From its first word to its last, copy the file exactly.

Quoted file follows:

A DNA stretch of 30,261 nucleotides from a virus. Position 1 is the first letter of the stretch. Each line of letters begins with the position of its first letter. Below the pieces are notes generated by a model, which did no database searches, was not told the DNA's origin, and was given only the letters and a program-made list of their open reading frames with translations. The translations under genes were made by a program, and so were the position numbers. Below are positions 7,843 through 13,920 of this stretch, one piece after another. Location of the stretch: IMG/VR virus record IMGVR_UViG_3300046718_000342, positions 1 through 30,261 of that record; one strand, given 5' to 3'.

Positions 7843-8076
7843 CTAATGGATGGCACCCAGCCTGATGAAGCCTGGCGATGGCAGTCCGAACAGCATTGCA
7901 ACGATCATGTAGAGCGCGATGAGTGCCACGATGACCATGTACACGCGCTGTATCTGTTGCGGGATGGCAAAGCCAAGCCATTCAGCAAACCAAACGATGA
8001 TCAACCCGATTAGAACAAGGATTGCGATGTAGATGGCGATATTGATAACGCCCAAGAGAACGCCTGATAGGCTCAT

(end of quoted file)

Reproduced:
A DNA stretch of 30,261 nucleotides from a virus. Position 1 is the first letter of the stretch. Each line of letters begins with the position of its first letter. Below the pieces are notes generated by a model, which did no database searches, was not told the DNA's origin, and was given only the letters and a program-made list of their open reading frames with translations. The translations under genes were made by a program, and so were the position numbers. Below are positions 7,843 through 13,920 of this stretch, one piece after another. Location of the stretch: IMG/VR virus record IMGVR_UViG_3300046718_000342, positions 1 through 30,261 of that record; one strand, given 5' to 3'.

Positions 7843-8076
7843 CTAATGGATGGCACCCAGCCTGATGAAGCCTGGCGATGGCAGTCCGAACAGCATTGCA
7901 ACGATCATGTAGAGCGCGATGAGTGCCACGATGACCATGTACACGCGCTGTATCTGTTGCGGGATGGCAAAGCCAAGCCATTCAGCAAACCAAACGATGA
8001 TCAACCCGATTAGAACAAGGATTGCGATGTAGATGGCGATATTGATAACGCCCAAGAGAACGCCTGATAGGCTCAT